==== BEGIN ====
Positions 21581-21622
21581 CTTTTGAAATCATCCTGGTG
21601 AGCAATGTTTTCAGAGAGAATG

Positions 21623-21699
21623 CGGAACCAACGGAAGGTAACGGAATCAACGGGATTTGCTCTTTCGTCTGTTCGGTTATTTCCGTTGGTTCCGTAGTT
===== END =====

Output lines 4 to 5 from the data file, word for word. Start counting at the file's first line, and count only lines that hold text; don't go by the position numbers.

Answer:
Positions 21623-21699
21623 CGGAACCAACGGAAGGTAACGGAATCAACGGGATTTGCTCTTTCGTCTGTTCGGTTATTTCCGTTGGTTCCGTAGTT